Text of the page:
- 240 hectares of multi-purpose gardens restored
- 91 km of windbreaks
- 236,551 hectares of Assisted Natural Regeneration of forests
- 893,706 hectares watershed management and forest
- 62,759 people trained in food and energy security as well as biodiversity maintenance
- 218,405 jobs created
- 1 million hectares of land restored in total
In Nigeria, the Great Green Wall Initiative is working to prevent or reverse the degradation of ecosystems while improving the living conditions of communities by enhancing the provision of ecosystem services. One of the key components of Nigeria’s Great Green Wall program is the establishment of a 1,359 km contiguous shelterbelt from Kebbi State in the northwest to Borno State in the northeast, which serves as a windbreak. Key results in Nigeria include:
- 7.6 million plants and seedlings produced
- 2,801 hectares of reforested lands created
- 373 hectares of multipurpose gardens created
- 709km of windbreaks
- 1,205 people trained in food and energy security as well as in biodiversity maintenance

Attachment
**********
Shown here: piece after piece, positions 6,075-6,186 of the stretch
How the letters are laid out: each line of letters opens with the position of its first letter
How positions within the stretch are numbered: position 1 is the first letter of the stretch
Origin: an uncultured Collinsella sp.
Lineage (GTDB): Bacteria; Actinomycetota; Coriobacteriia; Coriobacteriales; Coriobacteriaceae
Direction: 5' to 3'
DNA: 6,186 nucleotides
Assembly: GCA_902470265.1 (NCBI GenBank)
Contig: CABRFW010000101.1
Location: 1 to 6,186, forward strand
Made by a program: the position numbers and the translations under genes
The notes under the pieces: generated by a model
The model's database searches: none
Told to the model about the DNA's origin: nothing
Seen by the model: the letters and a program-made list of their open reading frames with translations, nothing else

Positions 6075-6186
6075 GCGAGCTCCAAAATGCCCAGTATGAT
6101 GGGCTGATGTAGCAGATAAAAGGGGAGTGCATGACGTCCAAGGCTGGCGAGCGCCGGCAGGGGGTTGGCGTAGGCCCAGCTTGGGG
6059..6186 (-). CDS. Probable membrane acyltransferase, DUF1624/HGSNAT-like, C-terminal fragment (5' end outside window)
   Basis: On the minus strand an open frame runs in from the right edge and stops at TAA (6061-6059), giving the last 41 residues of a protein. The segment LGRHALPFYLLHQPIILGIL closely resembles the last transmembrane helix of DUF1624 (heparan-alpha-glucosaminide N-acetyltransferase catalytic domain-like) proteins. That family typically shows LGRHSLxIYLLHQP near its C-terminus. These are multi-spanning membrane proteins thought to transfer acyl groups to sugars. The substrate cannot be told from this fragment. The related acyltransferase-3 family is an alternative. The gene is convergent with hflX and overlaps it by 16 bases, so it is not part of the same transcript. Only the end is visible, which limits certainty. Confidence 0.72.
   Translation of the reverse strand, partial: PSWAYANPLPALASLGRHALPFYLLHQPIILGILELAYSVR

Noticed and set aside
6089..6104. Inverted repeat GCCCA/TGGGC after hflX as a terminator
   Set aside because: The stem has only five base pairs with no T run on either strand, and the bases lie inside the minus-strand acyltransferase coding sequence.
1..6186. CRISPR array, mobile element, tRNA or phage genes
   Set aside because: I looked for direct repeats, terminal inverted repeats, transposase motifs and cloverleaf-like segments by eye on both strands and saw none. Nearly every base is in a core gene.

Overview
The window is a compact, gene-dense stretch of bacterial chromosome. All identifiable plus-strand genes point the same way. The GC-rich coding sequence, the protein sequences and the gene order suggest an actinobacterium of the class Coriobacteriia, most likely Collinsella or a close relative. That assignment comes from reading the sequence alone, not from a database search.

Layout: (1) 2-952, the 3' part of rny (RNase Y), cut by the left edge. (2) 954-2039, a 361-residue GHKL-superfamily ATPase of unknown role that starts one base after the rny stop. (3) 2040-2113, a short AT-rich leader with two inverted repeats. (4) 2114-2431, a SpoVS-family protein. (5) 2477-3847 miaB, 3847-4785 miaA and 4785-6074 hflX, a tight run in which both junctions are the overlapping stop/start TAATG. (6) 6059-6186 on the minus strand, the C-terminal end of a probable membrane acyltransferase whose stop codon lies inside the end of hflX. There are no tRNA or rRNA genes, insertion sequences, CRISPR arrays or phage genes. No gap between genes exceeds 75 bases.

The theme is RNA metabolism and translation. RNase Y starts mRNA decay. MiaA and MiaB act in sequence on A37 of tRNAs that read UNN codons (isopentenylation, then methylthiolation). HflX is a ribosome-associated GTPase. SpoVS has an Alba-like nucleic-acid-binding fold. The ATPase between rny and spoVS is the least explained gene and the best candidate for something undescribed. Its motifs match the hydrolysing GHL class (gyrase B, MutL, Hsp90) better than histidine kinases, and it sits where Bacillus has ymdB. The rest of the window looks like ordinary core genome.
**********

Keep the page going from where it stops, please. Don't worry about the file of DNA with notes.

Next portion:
- 1,396 jobs created
The route of the Great Green Wall in Senegal spans 545km, covering 817,500 hectares.
This area is dominated by pastoral activity with extensive breeding and agricultural activity. The overall area covers three administrative regions (Tambacounda, Matam, and Louga), five departments, and 16 municipalities. Great Green Wall activities have been carried out since 2008 and are mainly focused on the restoration and development of agroforestry initiatives.
In Senegal, the aim is to restore the foundations of food and energy security and maintain biodiversity while creating green jobs. Results in Senegal Include:
- 72,452 hectares reforested
- 13,2050km of windbreaks created
- 33,500 hectares of Assisted Natural Regeneration of forests
- 119,202 hectares restored area
- 2,120 people trained in food and energy security as well as in biodiversity maintenance
- 322,221 residents affected by these activities
- 850,000 hectares of land restored in total